Rachel M. Johnson is a lover of all things pop culture. She's been writing about music and entertainment online for over two years.
The Disney Renaissance is the decade from 1989 to 1999 in which there was a resurgence of Disney animated films that brought both critical and financial success. The era is highly coveted and introduced many beloved Disney characters and movies. Let's take a look at 24 fabulous facts about your favorite Disney Renaissance films.
1. In The Little Mermaid (1989), the dress Ariel wears at dinner with Eric is actually a combination of different dresses worn by the princesses before her. The puffy sleeves with the diamond designs are similar to Snow White's sleeves, the light pink color comes from Cinderella's home-made dress, the full skirt and draping are reminiscent of Cinderella's ball gown and finally the off-the-shoulder neckline and pointed sleeves were inspired by Aurora's royal ball gown.
2. The Rescuer's Down Under (1990) was Disney's first animated sequel. Fantasia 2000 (1999), The Jungle Book 2 (2003) and Ralph Breaks the Internet (2018) would all follow, as the rest of Disney's sequels were released straight to video.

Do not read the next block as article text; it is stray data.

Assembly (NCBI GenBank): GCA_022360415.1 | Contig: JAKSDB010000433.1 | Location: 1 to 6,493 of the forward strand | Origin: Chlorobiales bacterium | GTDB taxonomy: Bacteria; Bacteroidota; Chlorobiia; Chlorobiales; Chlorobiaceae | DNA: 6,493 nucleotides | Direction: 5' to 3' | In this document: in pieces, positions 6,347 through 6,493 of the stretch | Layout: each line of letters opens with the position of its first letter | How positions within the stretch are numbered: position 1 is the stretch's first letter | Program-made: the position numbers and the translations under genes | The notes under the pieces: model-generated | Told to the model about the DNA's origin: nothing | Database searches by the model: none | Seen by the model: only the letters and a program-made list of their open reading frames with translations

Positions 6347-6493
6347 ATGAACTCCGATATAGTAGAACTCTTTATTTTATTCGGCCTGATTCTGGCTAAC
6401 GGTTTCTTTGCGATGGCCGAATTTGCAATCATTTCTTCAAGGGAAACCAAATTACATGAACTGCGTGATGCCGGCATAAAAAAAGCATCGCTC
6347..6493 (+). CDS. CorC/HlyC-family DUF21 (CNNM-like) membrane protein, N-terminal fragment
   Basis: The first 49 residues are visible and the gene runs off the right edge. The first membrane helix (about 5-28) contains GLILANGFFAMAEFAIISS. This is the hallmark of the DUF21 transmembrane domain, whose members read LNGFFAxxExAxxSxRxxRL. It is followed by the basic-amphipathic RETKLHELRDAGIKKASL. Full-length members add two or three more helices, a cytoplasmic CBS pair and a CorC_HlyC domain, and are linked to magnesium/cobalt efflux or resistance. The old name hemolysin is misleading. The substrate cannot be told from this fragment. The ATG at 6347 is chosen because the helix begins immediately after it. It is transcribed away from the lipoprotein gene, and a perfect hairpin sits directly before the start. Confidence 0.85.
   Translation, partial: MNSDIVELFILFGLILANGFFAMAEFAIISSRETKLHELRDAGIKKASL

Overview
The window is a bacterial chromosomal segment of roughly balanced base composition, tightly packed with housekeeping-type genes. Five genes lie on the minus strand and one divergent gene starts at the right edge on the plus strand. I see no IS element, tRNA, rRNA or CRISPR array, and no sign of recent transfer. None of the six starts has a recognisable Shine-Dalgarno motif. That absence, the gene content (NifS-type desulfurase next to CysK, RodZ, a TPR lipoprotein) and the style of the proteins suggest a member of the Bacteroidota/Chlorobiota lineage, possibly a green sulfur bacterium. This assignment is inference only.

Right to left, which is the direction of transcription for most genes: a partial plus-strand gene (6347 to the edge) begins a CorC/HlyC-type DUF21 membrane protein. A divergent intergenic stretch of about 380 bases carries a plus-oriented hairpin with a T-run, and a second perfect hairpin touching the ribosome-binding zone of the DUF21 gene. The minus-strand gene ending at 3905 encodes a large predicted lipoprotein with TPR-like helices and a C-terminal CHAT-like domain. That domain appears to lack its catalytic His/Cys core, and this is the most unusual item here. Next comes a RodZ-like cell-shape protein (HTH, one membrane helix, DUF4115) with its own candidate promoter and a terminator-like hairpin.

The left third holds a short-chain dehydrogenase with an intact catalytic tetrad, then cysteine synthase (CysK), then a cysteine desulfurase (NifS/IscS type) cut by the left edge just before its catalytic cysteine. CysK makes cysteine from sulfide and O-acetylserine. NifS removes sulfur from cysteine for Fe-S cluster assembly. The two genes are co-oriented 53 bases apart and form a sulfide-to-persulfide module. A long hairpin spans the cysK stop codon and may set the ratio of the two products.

3. Songs take up twenty-five minutes of Beauty and the Beast (1991) and only five minutes were without any musical score.
4. During the course of recording the voices for 1992's Aladdin, Robin Williams improvised so much as the Genie that they had almost sixteen hours worth of material.
5. Frank Welker (known for voicing Fred Jones and Scooby-Doo) provided all of the lion's roars in The Lion King (1994). Not a single recording of an actual lion roaring was used because the producers wanted specific sounding roars for each lion.
6. Pocahontas is one of only two other Disney princesses to be born in America, the other being Tiana from The Princess and the Frog (2009).
7. The Hunchback of Notre Dame (1996) nearly became the first Disney film to receive a PG rating from the MPAA in the U.S since The Black Cauldron (1985). It's dark and sexual themes were the reason behind its almost rating.
8. The character of Hades in Hercules (1997) was scripted as a slow, menacing presence until James Woods came in and impressed the crew with his rapid-fire style. Even after the script was rewritten, Woods continued to ad-lib many of his lines.
9. Jackie Chan voices Shang in the Chinese release of Mulan (1998). He is actually a very successful singer in Asia and also made a music video for the song "I'll Make a Man out of You."
10. In order to see how Tarzan's body would move while sliding down a log, animators based his movement on that of pro skateboarder Tony Hawk while on his skateboard.
11. Jim Carrey auditioned for the role of Prince Eric in The Little Mermaid (1989).
12. The Rescuers Down Under (1990) was the first 100% digital feature film ever made. The animation and backgrounds were done traditionally but all of the coloring, many effects and final film printing was done digitally.
13. Belle's blue and white dress and hairstyle in Beauty and the Beast (1991) were inspired by Dorothy in The Wizard of Oz (1939).